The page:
Unsigned Draftees Struggling In 2010
Eight picks from the top three rounds of last year's draft went unsigned, and five of them are draft-eligible again this season. The highest pick that's eligible again this year is outfielder LeVon Washington, the Rays' first-round pick at No. 30 overall who ended up at Chipola (Fla.) JC.
"He's playing really well," Chipola coach Jeff Johnson said. "He finally got through some of his injury stuff and is really starting to swing the bat extremely well. I think he's hit five home runs in his last seven games, something like that. He's running really well in the outfield, running balls down and doing all that. He's just really playing well right now. He's showing everybody right now why he was taken where he was taken."
Washington got off to a slow start when the weather was cold and then missed time after getting his hand stepped on. But he heated up and was hitting .356 with eight doubles and eight home runs through 104 at-bats.
"He's running 4 (seconds) flat or 3.9 down the line pretty consistently," Johnson said. "He doesn't get out of the box real well because he's not a guy that slaps, he's a guy that swings and has some pop in his bat. He steps a little closed when he's swinging, so he doesn't get out of the box great, but when he gets on the move, he gets from home to second pretty quick."
Johnson said that Washington is working on his jumps and instincts on the bases, but he always has the green light to run. His speed also helps him patrol center field.
"Our scoreboard is in right-center and I don't hardly ever remember our center fielder making any plays under the scoreboard, but he's made two catches in the last week on balls over there where he's had to run like 50 yards to get to it," Johnson said.
But Washington is the exception when it comes to highly drafted players from last year that chose not to sign. His teammate, Jake Eliopoulos, isn't going to be a second-round pick like he was last year for the Blue Jays.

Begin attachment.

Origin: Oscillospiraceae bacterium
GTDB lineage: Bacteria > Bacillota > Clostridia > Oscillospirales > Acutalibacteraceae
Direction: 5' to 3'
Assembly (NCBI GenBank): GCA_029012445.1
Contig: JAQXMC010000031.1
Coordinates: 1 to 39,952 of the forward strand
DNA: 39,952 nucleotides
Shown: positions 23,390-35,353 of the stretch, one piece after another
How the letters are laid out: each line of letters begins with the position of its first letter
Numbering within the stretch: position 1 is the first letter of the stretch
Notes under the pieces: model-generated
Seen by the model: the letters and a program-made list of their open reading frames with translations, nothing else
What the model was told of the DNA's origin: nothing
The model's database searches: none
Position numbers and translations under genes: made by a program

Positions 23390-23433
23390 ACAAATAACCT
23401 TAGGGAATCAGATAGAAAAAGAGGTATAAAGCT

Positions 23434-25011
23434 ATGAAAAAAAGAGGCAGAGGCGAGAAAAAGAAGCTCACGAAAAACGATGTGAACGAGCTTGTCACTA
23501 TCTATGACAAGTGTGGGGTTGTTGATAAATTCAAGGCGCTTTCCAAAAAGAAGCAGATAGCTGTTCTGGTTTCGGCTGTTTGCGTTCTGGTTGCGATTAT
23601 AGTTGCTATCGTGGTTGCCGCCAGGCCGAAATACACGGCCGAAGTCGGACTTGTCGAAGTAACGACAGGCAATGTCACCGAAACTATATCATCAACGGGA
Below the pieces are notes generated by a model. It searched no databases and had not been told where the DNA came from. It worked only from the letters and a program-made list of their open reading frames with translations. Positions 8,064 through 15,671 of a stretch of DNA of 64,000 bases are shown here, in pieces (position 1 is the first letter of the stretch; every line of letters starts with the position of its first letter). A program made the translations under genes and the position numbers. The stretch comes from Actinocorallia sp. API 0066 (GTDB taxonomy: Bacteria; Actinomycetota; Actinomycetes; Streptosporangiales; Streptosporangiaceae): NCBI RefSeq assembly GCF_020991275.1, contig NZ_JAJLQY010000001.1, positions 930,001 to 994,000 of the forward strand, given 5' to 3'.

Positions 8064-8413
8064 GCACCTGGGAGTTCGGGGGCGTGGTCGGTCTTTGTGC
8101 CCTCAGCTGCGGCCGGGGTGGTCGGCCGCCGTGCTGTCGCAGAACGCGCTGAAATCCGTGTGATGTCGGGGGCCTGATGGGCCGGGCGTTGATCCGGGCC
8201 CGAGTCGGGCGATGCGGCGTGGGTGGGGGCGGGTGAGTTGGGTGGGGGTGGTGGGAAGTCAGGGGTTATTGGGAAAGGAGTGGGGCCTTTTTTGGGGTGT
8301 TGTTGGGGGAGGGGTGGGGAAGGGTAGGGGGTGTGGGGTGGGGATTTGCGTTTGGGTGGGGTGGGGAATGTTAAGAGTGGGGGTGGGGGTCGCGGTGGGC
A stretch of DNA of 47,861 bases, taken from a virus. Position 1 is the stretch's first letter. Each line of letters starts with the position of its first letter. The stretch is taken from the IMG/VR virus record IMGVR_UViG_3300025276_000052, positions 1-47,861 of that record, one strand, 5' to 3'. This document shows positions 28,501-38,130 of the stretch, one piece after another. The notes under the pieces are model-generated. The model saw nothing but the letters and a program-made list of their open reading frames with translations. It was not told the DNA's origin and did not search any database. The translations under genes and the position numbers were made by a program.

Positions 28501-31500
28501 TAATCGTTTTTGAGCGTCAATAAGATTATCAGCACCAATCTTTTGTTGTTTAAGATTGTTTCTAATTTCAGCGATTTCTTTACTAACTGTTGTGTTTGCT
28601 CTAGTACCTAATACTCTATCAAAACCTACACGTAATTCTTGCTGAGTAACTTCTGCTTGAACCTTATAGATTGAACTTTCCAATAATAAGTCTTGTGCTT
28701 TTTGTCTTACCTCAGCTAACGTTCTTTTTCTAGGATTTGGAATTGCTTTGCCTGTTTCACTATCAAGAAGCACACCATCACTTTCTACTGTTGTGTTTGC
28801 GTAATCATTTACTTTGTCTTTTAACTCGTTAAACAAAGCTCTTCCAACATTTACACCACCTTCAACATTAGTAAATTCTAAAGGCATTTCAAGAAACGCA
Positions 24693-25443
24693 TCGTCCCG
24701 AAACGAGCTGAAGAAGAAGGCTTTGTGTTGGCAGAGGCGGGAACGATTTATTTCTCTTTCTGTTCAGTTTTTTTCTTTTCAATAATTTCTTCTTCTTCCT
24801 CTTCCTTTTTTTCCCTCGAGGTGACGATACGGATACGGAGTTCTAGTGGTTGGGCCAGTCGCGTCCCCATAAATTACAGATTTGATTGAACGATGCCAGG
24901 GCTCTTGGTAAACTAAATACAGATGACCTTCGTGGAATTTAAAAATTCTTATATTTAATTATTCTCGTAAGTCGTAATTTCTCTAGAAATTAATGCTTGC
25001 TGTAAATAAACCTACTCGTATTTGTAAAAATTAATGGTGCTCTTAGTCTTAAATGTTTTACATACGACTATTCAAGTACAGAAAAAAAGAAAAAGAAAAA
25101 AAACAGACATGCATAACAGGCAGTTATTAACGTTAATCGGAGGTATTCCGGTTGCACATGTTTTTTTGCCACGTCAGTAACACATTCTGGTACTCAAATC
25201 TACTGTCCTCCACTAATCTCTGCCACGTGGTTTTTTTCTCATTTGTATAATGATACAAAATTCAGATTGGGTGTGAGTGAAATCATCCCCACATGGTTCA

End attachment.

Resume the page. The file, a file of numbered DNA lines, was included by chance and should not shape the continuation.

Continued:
"Eliopoulos isn't doing very well, he's just been struggling," Johnson said. "He hasn't had a lot of command and his velocity's been down a bit."
The Canadian lefthander was 1-2, 8.44 with 21 walks and 24 strikeouts in 21 innings.
About 500 miles north at Tennessee, another lefthander, Bryan Morgado, has also seen his stock drop after the White Sox drafted him in the second round as a draft-eligible sophomore last June.
Last year, Morgado was hitting 97 mph out of the bullpen. He's starting this year and his stuff has been way down.
"Morgado looks like a different guy this year," a National League area scout said. "He looks like someone told him at some point, 'We want you to pitch and we don't want you to show the big arm strength.' I've seen him in the past up to 95-96 and certainly heard reports of a little bit better than that when he was just coming out of the pen and blowing it. This year, it's 88-91, mostly working 88-90. But he has smoothed out his delivery a little bit, he's showing better command and he's keeping the ball down in the zone."
One of the best stories in college baseball this season has been Arizona State's rise to the top. Not only have they done it after head coach Pat Murphy was forced out last fall, but they've also done it without their ace, lefthander Josh Spence.
The crafty Australian was phenomenal last year, going 10-1, 2.37. While Spence has always gotten results, he went about as high as a guy with an 84-86 mph fastball can go, as the Angels made him their third-round pick last year. But he didn't sign and hasn't pitched at all this year. As a senior with no leverage, it's tough to see him being a single-digit pick the second time around.